On the way back to Matera from Florence I recently stopped at the town of Benevento. Originally called Maleventum(bad winds) it was one of the chief Samnite cities before the eventual Roman control. It was an important crossroads of Southern Italy and a series of important battles were fought there throughout the ages. Common legend has that the name was changed to Beneventum(good winds) after a the greek king Pyrrhus was defeated in a major battle nearby in 274BC.
The town is full of wonderful archeological remains, one of the most important being the Triumphal arch of Trajan. It was erected in honor of his many accomplishments, including the conquest of Dacia(the former Yugoslavia), by the senate in 114AD.
It is nearly intact. Only several of the reliefs have been removed and are apparently in the British Museum.
The main inscription is a dedication to the emperor. The numerous reliefs show is various civic and military successes. Flanking the inscription on the west facade are 2 scenes Trajan in accepted by the gods. There are some very beautiful sculptures on the arch, like the figure of the Danube below:
In addition to extending the empire to its greatest limits, Trajan was a admirable administrator as well. He created the ‘Institutio Alimentaria’ from his personal wealth to feed and care for poor children. It was instituted in the same year that the arch was constructed, 114AD. Below is a relief representing that:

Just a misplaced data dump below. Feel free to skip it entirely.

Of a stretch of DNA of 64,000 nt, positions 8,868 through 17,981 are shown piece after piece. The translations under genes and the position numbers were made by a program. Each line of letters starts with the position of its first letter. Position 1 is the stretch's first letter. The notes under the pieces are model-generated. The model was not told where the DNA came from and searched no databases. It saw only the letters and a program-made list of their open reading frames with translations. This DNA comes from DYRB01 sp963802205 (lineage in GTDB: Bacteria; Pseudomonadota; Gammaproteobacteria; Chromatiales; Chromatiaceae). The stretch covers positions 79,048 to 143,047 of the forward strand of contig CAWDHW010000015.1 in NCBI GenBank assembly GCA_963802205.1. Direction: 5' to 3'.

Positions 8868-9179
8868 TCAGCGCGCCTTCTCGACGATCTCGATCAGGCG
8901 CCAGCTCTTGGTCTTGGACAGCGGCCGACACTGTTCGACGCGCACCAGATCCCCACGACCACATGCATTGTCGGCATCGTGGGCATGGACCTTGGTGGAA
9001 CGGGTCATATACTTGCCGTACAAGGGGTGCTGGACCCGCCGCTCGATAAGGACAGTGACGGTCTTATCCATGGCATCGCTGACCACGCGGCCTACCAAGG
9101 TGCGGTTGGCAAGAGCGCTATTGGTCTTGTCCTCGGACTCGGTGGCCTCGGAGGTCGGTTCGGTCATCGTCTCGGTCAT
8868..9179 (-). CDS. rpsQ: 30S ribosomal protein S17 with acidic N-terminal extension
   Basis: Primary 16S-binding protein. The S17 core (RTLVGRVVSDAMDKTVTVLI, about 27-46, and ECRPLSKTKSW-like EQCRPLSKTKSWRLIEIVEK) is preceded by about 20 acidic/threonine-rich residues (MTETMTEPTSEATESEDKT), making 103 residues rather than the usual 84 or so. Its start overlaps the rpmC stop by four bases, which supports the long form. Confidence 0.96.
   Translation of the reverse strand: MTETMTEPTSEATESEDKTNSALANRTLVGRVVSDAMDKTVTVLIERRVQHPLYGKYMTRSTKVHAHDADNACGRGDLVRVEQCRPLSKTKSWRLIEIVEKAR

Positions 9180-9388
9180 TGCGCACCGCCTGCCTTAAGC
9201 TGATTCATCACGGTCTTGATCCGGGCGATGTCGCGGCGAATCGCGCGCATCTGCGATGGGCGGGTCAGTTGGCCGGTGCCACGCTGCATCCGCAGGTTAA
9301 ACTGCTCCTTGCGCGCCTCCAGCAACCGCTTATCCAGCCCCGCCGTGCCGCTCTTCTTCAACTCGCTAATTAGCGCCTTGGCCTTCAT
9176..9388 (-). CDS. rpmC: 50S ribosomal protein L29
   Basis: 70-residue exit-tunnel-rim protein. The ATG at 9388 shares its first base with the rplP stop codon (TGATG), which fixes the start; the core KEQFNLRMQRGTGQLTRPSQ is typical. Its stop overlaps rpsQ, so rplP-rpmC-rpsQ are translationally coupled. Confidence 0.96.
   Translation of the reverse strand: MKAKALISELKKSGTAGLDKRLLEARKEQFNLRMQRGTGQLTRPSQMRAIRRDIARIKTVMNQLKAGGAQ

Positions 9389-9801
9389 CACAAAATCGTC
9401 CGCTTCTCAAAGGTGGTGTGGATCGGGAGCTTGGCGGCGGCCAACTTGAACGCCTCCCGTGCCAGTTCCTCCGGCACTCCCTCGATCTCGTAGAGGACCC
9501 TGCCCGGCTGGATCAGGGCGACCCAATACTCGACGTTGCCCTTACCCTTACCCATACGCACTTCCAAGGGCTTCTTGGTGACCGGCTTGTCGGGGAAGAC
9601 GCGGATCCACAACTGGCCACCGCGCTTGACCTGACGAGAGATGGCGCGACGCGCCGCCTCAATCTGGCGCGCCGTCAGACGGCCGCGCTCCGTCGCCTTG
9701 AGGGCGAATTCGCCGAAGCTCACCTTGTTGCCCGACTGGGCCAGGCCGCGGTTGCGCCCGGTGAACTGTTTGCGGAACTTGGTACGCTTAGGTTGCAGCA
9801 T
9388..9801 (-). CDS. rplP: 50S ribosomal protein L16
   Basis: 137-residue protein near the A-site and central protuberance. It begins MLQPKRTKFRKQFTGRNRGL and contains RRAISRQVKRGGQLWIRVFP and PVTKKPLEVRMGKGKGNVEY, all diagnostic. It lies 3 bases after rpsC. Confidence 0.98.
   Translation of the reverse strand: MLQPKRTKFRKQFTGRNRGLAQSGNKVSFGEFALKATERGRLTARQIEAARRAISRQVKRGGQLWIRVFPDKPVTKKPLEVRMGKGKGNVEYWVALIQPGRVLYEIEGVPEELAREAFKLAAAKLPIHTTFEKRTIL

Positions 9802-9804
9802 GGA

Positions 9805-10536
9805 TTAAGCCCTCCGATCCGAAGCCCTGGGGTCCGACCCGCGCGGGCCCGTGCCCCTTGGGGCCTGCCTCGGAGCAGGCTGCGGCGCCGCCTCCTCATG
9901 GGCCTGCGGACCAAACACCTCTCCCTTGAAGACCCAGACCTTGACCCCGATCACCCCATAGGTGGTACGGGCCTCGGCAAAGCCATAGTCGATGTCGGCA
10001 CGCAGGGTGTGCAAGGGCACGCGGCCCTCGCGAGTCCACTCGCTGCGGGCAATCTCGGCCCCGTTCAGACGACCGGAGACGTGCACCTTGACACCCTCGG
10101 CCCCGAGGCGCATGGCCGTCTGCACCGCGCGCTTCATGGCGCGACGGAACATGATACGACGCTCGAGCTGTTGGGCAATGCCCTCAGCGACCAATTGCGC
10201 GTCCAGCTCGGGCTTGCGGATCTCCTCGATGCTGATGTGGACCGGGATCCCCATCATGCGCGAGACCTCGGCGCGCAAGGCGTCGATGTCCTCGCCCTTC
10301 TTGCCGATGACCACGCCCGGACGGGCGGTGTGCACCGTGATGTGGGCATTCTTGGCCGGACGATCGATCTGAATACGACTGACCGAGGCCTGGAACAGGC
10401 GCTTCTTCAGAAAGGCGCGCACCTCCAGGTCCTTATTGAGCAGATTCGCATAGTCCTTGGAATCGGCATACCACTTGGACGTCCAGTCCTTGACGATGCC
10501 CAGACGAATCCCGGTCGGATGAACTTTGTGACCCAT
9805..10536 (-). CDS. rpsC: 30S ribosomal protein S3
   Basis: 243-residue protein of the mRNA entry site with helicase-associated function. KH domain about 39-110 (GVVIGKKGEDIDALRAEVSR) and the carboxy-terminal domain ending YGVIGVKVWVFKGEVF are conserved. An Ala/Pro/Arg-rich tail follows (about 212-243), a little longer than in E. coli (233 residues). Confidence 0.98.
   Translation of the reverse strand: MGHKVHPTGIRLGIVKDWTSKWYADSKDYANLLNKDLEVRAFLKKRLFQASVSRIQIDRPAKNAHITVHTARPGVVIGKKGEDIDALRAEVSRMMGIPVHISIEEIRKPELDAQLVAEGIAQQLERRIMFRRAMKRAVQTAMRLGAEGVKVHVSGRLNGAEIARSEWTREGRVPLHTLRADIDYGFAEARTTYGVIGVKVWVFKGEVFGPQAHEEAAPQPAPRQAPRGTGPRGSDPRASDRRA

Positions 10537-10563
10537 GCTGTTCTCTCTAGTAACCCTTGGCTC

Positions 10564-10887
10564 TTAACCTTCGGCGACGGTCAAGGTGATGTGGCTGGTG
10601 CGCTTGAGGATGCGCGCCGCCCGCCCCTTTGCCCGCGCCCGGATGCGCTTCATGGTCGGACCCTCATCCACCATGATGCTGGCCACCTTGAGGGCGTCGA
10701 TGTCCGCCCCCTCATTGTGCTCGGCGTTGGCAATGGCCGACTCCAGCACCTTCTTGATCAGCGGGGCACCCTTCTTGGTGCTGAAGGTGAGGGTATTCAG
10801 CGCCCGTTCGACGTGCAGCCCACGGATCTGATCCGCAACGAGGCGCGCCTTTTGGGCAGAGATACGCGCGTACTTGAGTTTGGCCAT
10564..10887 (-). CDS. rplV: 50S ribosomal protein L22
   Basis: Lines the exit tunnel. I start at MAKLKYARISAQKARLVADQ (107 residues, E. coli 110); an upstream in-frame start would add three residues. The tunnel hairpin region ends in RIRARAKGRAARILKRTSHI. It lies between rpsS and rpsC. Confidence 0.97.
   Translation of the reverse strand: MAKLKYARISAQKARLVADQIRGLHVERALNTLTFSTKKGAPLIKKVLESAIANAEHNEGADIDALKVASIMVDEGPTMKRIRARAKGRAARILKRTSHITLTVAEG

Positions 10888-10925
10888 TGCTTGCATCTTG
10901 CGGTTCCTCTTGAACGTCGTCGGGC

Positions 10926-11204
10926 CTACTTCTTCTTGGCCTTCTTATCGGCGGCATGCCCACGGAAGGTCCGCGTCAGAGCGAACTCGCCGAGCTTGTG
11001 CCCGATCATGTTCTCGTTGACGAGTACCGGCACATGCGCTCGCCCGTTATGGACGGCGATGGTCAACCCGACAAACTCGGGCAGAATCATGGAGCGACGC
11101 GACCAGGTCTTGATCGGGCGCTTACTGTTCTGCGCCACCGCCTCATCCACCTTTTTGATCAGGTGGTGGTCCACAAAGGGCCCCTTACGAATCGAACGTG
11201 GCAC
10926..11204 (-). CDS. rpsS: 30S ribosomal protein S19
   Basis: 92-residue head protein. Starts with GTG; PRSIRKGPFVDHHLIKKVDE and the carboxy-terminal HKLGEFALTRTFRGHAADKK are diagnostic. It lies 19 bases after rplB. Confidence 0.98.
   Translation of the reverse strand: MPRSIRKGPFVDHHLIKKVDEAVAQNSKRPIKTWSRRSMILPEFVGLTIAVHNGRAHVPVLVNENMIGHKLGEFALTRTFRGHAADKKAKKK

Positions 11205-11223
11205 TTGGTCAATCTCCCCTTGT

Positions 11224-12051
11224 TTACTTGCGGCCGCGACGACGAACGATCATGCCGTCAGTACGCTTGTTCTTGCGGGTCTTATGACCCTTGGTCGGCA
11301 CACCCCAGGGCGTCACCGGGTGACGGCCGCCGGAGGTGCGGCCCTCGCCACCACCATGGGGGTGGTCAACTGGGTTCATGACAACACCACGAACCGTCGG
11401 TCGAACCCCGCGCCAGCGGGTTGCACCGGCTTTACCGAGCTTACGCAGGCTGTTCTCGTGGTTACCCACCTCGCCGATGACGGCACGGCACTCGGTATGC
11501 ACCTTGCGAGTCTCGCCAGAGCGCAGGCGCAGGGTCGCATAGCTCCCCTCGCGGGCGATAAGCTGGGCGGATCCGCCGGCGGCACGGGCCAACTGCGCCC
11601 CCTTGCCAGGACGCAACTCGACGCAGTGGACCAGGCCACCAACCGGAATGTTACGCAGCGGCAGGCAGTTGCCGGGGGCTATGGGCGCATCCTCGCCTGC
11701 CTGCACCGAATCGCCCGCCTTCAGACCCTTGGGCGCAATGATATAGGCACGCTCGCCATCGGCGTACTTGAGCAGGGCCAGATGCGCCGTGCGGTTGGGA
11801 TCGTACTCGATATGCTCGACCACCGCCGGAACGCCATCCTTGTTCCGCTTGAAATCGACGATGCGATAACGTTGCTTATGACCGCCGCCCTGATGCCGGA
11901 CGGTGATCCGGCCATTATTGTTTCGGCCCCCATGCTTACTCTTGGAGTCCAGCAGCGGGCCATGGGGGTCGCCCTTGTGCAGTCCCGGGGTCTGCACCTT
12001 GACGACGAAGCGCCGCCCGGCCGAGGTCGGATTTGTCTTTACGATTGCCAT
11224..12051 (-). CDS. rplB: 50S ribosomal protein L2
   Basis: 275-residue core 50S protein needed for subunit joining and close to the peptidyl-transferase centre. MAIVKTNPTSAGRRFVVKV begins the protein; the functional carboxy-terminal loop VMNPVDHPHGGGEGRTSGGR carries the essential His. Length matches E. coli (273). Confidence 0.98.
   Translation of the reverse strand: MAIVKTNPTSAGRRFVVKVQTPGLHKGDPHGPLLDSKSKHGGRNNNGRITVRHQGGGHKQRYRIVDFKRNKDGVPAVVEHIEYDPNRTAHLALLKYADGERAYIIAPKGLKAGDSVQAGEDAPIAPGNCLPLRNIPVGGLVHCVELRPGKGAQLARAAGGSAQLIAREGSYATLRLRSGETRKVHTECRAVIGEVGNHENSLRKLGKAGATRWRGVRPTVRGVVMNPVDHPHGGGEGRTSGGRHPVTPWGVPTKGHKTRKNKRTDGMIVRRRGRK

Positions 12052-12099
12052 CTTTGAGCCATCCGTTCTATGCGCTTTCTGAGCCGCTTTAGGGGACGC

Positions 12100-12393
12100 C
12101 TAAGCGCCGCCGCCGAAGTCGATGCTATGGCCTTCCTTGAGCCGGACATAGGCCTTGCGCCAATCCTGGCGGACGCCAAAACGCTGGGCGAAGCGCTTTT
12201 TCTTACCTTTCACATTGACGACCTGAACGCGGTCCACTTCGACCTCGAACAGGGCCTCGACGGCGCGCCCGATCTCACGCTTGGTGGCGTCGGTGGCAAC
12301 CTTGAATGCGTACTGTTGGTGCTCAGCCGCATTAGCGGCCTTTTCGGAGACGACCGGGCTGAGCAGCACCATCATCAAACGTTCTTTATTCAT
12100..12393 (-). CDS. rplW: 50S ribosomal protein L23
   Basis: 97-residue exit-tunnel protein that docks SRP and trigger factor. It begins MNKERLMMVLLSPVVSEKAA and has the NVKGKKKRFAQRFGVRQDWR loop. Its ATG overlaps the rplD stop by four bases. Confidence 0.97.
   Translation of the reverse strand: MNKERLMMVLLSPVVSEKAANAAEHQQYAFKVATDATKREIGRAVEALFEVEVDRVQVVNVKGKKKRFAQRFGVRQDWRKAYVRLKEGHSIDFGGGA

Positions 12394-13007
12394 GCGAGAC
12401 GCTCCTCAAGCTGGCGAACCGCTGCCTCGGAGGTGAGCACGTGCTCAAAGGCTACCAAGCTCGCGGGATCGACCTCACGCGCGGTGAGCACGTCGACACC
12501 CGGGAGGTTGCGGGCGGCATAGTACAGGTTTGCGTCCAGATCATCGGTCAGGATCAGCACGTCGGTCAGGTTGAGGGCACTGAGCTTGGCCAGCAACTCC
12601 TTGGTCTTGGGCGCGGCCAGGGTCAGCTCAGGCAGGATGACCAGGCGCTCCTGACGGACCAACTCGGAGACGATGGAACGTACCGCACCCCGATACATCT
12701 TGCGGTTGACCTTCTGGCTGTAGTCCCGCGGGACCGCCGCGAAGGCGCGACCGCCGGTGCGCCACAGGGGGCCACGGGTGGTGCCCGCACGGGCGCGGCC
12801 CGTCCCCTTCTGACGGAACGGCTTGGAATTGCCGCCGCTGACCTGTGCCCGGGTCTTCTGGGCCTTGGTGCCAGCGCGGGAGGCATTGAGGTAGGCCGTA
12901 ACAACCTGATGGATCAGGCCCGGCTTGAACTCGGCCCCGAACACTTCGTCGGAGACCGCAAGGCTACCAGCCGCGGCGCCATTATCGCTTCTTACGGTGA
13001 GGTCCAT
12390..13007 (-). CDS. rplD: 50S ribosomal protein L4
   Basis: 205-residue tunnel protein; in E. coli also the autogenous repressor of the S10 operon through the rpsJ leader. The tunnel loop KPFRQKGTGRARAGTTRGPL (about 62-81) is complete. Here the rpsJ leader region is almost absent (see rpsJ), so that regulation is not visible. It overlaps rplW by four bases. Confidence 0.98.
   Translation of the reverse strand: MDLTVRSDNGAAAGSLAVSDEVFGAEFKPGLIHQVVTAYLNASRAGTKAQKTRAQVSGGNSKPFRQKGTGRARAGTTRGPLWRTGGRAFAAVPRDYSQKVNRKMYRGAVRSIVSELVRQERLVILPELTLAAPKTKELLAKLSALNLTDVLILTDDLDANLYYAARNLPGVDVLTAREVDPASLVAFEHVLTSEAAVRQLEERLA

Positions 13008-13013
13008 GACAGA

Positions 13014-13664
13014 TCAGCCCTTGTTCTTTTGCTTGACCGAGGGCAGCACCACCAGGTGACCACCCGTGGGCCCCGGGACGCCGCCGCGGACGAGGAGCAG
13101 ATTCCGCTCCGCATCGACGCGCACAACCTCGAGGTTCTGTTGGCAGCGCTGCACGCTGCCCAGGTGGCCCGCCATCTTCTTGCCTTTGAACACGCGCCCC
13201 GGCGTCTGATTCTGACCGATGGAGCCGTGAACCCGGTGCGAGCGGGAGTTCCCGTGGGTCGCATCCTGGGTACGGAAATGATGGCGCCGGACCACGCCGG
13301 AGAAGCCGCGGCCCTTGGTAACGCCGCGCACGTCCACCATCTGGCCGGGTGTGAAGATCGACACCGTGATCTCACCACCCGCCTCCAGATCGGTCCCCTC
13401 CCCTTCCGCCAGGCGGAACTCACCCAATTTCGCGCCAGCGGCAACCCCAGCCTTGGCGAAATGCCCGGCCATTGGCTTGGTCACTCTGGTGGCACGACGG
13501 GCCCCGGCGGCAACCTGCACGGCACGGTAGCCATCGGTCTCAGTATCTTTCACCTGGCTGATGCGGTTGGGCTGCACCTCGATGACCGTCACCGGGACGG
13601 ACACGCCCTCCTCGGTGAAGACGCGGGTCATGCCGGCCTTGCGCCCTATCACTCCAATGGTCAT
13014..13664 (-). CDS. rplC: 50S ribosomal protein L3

The following detail represents the submission of Dacia. It has one of the better preserved portraits of Trajan on the Arch.
Apart from the antique remains, Benevento is a lovely town to visit. The historic center is well preserved despite the heavy damage it sustained during the bombardment of WWII. Post-war Italian architecture is pretty dreadful. One only has to look a contemporary church that one passes on the way to the center to see how easily a culture’s aesthetic soul can be lost.
A culinary tip: Pasta with asparagus tips and pancetta is a local speciality and definitely worth trying.